Thursday, June 08, 2006

The Universe of People

The Universe of People

It is interesting to see people as being different, diverse and full of surprises. I see the people around me as unfinished paintings. The picture within each painting is always emerging but yet never fully complete. Everytime someone does something or utters a word, it adds another dab of paint, another artistic stroke onto his personality canvas. I see a fuller picture. But I always assume that it is a work-in-progress. What a joy to see these works of art coming fuller and fuller to life everyday!

People are extremely dynamic systems. When a person makes a decision to do something, I am always intrigued by the process that led him to his action or decision . What is his worldview? What is the paradigm that he is adopting? What are his assumptions?

How a person comes to a certain conclusion is more interesting to me than the conclusion itself. Sometimes we call this the "thinking process", but thinking is only part of the total picture. Most of the time, all our actions are the consequence of a combination of thought, emotion and instincts.

When we decide, say, to marry someone. How do we come to that decision? What are the emotions that are involved? What is the "thinking" behind it? Do we always marry someone we love? How much of that decision is guided by fear ( of old age, of being lonely, of not conforming to society) and how much of the decision is determined by practical considerations? Or are we just reacting to our biological instincts?

A convenient way of looking at people is to see them as four-layer stacks: the physical layer, emotional layer, intellectual layer and spiritual layer. People have needs on all four layers; they seek fulfilment by bonding and making connection with other people. Very rarely do you see married couples bond on all four layers. The interplay of forces on all these layers will take them an entire lifetime to resolve.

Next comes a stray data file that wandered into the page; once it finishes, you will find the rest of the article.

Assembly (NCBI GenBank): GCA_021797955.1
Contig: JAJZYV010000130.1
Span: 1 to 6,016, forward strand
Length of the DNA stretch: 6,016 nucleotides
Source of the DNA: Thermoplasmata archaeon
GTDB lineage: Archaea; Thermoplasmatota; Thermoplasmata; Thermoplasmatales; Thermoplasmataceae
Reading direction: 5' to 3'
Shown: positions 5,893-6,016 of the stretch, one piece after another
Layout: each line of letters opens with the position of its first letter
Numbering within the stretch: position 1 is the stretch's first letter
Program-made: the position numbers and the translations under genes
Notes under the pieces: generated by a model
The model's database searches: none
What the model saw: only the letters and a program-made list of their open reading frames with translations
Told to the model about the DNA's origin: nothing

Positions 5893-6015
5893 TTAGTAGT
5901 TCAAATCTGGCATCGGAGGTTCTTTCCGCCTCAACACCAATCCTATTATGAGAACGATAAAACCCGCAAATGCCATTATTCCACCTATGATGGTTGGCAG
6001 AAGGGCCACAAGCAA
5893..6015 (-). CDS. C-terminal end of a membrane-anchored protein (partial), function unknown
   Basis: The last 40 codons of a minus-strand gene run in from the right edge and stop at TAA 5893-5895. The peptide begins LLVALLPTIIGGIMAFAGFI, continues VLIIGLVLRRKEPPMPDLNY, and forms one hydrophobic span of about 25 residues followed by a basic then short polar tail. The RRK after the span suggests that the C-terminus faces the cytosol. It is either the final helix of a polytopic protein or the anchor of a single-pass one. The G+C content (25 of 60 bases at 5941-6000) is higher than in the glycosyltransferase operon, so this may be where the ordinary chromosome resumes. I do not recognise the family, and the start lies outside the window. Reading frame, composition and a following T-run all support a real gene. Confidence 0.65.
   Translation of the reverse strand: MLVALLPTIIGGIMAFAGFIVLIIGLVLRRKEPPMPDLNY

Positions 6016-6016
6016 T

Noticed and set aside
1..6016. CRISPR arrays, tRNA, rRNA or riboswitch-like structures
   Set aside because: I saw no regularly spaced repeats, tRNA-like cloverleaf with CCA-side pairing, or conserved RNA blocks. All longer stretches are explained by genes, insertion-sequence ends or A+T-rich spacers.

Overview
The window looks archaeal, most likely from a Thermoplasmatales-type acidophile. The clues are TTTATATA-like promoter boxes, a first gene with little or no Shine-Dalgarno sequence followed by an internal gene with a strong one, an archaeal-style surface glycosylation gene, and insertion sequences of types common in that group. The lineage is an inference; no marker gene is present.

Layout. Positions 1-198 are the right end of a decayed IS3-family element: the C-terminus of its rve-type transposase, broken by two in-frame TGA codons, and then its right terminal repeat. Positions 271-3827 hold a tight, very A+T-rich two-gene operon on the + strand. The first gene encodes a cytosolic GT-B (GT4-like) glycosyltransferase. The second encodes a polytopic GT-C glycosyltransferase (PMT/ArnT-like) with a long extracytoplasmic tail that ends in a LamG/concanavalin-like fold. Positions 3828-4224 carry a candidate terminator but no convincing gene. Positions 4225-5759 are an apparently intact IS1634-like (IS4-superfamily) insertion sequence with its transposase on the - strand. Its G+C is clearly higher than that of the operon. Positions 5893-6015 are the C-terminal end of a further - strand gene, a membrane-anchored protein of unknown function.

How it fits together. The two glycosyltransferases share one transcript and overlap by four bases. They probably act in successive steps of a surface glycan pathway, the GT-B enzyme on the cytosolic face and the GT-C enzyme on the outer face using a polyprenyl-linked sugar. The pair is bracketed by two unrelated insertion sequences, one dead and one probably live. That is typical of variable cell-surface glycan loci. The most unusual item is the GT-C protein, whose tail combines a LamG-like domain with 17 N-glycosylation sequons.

Bear in mind that each layer is "thick". There are "lower" and "upper" strata within each layer. Biological instincts operate on the physical and the lower emotional layer. Hunger, sexual desire and the need for companionship are examples of instincts that operate at these layers. Education, culture and upbringing develops the higher emotional layer and the lower intellectual layer. The spiritual layer is not easy to discern as it is usually not fully developed yet in most individuals. Some people choose to ignore it completely. But it is only a matter of time before it materializes.

One must also be careful here: the lower spiritual layer is where most people get stuck in. Like I've mentioned before: spiritual awakening is like first love (lower emotional layer)--it can be very dazzling and overwhelming, because you are crossing one layer to another. But hey, you've merely touched the lower stratum, there's much more to discover further up within the spiritual layer!

Allow yourself to grow spiritually first, just like how you have allowed yourself to grow physically, emotionally and intellectually. Take your time. Let each stratum firm up before depositing the next. Over-enthusiasm often leads to fanaticism. And this has caused mankind a lot of grief.

Similarly don't assume that there are only four layers involved! This we've-figured-out-everything attitude has proven to be the greatest intellectual trap of all. To quote astrophysicist Sir Arthur Eddington: "Not only is the universe stranger than we imagine, it is stranger than we can imagine."